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Memory

Boost HPC Workloads With Micron DDR5 and 4th Gen AMD EPYC Processors 

By Krishna Yalamanchi, Sudharshan Vazhkudai - 2022-11-10
The goal of the AMD and Micron collaboration is to deliver best-in-class user experiences across client and data center platforms. To that end, the two companies have a joint server lab in Austin, working to ensure we are reducing time to validate server memory and performing joint workload testing throughout validation and launch. In this blog, we look at some common HPC-workload benchmark results that use Micron DDR5 data center memory with 4th Gen AMD EPYCTM Processors as both these products are shipping now.

High-performance computing (HPC) workloads have historically been the domain of some of the world’s fastest supercomputers. These are often large-scale, data-intensive workloads split into millions of operations that are run in parallel and use terabytes of data. These complex workloads are dedicated to solving some of humankind’s most challenging problems — weather and climate simulations; seismic modeling; chemical, physics and biological analysis; and more.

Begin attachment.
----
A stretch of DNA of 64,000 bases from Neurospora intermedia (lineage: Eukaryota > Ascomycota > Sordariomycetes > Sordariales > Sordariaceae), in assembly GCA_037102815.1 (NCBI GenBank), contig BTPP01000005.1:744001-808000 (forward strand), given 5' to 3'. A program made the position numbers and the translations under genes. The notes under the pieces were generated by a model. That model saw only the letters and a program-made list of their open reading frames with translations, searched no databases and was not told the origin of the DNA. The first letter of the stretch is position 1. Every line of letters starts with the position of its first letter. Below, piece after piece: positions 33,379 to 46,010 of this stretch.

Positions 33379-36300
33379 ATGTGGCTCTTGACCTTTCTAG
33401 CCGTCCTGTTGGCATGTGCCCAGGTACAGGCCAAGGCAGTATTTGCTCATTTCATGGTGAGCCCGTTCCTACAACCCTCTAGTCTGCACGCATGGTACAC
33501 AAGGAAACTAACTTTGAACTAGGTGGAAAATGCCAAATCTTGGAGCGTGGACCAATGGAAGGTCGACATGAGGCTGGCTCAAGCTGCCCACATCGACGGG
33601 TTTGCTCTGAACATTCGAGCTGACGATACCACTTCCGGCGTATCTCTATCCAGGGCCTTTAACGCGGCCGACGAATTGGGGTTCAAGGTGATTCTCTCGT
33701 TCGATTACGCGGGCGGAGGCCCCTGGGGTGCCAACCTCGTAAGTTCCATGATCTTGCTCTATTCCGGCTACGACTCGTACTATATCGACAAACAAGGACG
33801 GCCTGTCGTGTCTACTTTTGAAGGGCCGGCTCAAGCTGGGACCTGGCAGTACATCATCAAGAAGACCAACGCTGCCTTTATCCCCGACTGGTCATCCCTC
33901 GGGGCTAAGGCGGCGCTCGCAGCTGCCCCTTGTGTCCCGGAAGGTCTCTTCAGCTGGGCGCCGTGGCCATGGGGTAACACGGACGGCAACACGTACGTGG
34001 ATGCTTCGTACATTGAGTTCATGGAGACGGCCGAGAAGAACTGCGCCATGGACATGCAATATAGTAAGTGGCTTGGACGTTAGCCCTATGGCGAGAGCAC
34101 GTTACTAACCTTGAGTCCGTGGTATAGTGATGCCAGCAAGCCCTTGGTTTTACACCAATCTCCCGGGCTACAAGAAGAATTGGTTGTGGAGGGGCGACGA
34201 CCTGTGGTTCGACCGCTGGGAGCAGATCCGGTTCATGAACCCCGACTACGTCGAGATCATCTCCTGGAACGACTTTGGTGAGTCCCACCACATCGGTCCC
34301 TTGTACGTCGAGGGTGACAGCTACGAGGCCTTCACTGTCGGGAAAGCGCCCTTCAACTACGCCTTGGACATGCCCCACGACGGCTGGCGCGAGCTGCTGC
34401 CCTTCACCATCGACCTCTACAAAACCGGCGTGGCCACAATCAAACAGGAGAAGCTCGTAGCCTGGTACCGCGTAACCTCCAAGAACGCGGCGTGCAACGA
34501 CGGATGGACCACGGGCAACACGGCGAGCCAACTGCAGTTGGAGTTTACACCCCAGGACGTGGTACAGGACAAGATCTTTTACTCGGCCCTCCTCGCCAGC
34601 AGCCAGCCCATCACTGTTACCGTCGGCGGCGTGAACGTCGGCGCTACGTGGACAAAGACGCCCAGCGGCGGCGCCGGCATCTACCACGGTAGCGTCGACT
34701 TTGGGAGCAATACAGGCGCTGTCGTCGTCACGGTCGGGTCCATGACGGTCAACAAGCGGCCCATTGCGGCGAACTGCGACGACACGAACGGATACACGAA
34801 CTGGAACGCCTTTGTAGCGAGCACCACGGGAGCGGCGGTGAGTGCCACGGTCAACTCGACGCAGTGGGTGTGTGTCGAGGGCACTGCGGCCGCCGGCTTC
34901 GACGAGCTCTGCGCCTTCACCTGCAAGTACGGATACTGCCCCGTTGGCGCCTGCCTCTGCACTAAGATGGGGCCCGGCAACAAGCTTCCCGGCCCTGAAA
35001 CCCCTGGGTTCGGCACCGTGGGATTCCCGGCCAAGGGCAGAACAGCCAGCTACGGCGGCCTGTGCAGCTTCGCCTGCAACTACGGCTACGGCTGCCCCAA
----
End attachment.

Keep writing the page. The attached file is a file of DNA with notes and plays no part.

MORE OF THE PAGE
With advances in computer architectures, these workloads have increasingly been hosted in very large “scale-out” clusters of high-performance servers. These clusters require the latest and greatest compute, fabric, memory and storage infrastructure to address the scalability, low latency and performance needs of such critical workloads. While server CPUs have grown in performance and throughput, the past several years have seen the bandwidth provided by DDR4 memory become a bottleneck. There is just not enough memory bandwidth to supply the growing number of high-performance cores.